Prince William County Students Use Star Wars Technology to Place 3rd in National Competition | News
From Prince William County Public Schools:
In 1999, Massachusetts Institute of Technology (MIT) professor David Miller showed the movie “Star Wars” to his students on their first day of class. After the scene where Luke Skywalker spars with a floating droid “remote,” Miller stood up and pointed: “I want you to build me some of those.”
“You won’t find any light sabers on the International Space Station, but you will find a trio of “droids” that look a lot like what any self-respecting science fiction fan remembers as a Star Wars ‘remote,’” reports NASA on its Web site. “That’s the tricky little device that Luke Skywalker used to hone his light-saber skills before he went up against Darth Vader and the rest of the evil empire. But instead of being used for light-saber practice, the droids on the space station are being used to test automated rendezvous and formation flying in zero-gravity.”
Last month, over a dozen students from Prince William County traveled to Cambridge, Massachusetts to compete at MIT in a Zero Robotics competition. Fittingly, the team’s self-appointed name was “SuperNOVA.” The national competition involved SPHERES (Synchronized Position Hold, Engage, Reorient, Experimental Satellites), similar to the Star Wars droids, which were autonomously maneuvered by the teams to move through space, dock with a panel, and then return to their home base.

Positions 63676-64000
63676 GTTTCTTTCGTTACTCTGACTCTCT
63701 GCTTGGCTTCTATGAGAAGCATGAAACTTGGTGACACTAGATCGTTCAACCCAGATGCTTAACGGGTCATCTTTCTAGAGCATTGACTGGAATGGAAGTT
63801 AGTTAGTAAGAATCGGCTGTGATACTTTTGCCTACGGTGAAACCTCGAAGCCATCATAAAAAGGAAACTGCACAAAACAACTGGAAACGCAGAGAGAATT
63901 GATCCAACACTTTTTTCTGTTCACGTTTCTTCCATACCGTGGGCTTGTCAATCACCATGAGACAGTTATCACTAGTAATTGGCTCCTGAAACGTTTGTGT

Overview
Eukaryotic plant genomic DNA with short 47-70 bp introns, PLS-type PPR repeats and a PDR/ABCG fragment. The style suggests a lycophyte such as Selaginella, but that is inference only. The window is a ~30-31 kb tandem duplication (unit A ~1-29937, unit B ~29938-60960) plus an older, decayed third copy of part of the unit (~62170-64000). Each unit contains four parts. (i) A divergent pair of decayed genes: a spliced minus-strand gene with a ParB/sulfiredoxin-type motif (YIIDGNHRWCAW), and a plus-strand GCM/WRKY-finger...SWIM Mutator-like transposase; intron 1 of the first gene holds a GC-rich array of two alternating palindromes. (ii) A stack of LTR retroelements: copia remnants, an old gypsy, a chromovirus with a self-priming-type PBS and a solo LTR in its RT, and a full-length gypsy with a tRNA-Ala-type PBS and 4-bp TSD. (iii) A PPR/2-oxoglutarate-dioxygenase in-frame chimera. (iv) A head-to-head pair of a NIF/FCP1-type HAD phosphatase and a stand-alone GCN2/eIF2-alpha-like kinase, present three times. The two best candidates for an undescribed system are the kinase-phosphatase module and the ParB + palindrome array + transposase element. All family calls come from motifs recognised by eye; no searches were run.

In the preliminary rounds, teams competed in computer simulations. The top 10 qualifying teams then visited MIT for the final rounds where their SPHERES competed on the International Space Station. In the first round SuperNOVA defeated Glenbrook North High School (Illinois). In the semifinals, SuperNOVA lost to Falmouth High School (Maine). The team then defeated Cyprus High School (Utah) in the consolation match, earning third place.
The SuperNOVA team was comprised of students from Battlefield (George Burgess IV, Thomas Ehrenzeller, Kylie Fisher, Gurpreet Kaur, Gregory Kelso, Jacob Laverty, Abdus Khan, Rainier Rabena, Arjun Shankar, Seok Youl Yoon), Forest Park (Joe Mehr), Gar-Field (Wei Low), and Osbourn Park High Schools (Chris Dorick, Roxanne Jassawalla, Benny Peake, Piper Sigrest). The team had mentors from Lockheed Martin (Dan Bray), Missile Defense (Wei Lau), Stellar Solutions (Karl Becker), and Azos (Shelia Burgess), and was coached by James Gillespie, Osbourn Park High School, and Gail Drake of Battlefield High School.